Our current system is based on the idea that good collective decisions arise from a competition among self-interested parties. But increasingly we face collective problems that require a spirit of cooperation while embracing individual wisdom and expression. Implementing Wisdom Council processes at local, state, and national levels would facilitate a “We the People” conversation where all of us can identify, evolve, and co-create solutions to our most pressing issues in partnership with government.
Training on Facilitative Leadership (Abby Yanow) – http://opengov.ideascale.com/akira/dtd/3349-4049
In order to create a program of dynamic public engagement, elected officials and government staff need training in the process and skills required to be successful – and this is a great opportunity to develop such trainings.
And here are three from Greg Keidan…
AmericaSpeaks 21st Century Town Hall Meeting Particpation Technology – http://opengov.ideascale.com/akira/dtd/2533-4049
Research and share best practices for targeted outreach to involve more than the usual suspects in public decision making – http://opengov.ideascale.com/akira/dtd/2961-4049
Automated Translation of Federal, State, and Local Government Websites – http://opengov.ideascale.com/akira/dtd/2531-4049
More great posts by NCDDers! If you like these ideas, please support them by voting for them on the Open Government Dialogue site
John Spady of the Forum Foundation has a post up on the Open Government Dialogue site titled “A Citizen Councilor Network: scaleable, manageable, measurable” at http://opengov.ideascale.com/akira/dtd/2895-4049.
John Kelly has also added a post titled “Evoke the Wisdom of Crowds by Co-Creating Compelling Alternative Visions of the Future” at http://opengov.ideascale.com/akira/dtd/3279-4049.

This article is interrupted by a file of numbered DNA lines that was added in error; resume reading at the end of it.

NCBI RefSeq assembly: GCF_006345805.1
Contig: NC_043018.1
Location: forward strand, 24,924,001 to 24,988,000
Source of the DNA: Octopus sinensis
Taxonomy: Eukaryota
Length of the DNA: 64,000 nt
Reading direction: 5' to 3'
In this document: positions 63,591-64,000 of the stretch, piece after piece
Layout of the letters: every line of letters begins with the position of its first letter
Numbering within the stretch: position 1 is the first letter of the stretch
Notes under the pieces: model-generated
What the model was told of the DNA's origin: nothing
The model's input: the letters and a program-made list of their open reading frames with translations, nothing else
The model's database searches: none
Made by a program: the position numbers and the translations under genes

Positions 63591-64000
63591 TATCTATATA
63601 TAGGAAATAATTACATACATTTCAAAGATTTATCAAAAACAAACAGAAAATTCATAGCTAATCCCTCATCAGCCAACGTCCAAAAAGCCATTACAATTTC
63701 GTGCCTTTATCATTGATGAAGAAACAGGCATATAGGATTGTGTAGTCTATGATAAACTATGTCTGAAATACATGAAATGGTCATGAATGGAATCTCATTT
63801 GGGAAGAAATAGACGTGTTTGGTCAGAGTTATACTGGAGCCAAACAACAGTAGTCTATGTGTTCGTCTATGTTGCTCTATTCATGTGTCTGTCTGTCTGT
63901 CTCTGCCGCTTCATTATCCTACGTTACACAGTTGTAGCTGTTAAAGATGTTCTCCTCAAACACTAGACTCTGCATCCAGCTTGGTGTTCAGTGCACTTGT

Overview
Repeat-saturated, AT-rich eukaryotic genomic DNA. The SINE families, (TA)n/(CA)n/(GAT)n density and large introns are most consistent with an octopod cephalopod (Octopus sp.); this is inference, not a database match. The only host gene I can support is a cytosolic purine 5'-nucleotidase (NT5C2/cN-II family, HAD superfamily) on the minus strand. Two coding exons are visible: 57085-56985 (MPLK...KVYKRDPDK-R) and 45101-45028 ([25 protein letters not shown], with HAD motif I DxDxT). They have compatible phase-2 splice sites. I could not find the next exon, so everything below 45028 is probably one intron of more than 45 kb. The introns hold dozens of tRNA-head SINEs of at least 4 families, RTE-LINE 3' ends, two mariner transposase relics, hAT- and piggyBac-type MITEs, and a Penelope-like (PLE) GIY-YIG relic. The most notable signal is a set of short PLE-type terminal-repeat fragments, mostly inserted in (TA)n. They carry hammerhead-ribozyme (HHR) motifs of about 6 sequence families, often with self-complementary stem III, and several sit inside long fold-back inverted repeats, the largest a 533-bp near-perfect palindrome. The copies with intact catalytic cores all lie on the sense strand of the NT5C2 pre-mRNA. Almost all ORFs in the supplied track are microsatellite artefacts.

Also, Stephen Buckley added four posts; I’ll list them with the short descriptions he shared with the NCDD network below…
1. “MyGov.gov” –> Customized to What Affects YOU – http://opengov.ideascale.com/akira/dtd/2929-40492
The government should be trying to engage YOU (not vice-versa). For example, an email-notice can reach out and engage you, but an obscure website does not. “MyGov.gov” would let you fill out a profile, so that you will get email-notices ONLY about those things that affect YOU. (This is how USAjobs.gov already works.)
2. Make It Safe for Govt. Workers to Innovate to Save Money – http://opengov.ideascale.com/akira/dtd/2481-40493
I’m a former federal employee who worked at five different agencies, and I know from experience that the only way for to make it safe for government workers to talk about saving money with innovative ideas (or simply pointing out waste) is to have an online system that allows them to raise the idea BUT hides their true identity. (FYI: The existing Inspector-General system does NOT do this.)
3. Give Citizens a Simple Checklist for Rating “Public Engagement” – http://opengov.ideascale.com/akira/dtd/2789-40494
Citizens should have a simple checklist that they can take when they attend a public meeting so that they can rate how “open” the meeting was (i.e., with respect to Transparency, Participation, and Collaboration). This simple checklist could be the standard tool for citizens to provide feedback to government agencies about the quality of their public engagement activities. In fact, the requirement for federal department and agencies to “solicit public feedback” about their public engagement is mentioned three (3) times in President Obama’s Memorandum on Transparent and Open Government. (BTW: The League of Women Voters has something similar to this.)
4. Let’s Be Clear on the Terminology about “Public Engagement” – http://opengov.ideascale.com/akira/dtd/2693-4049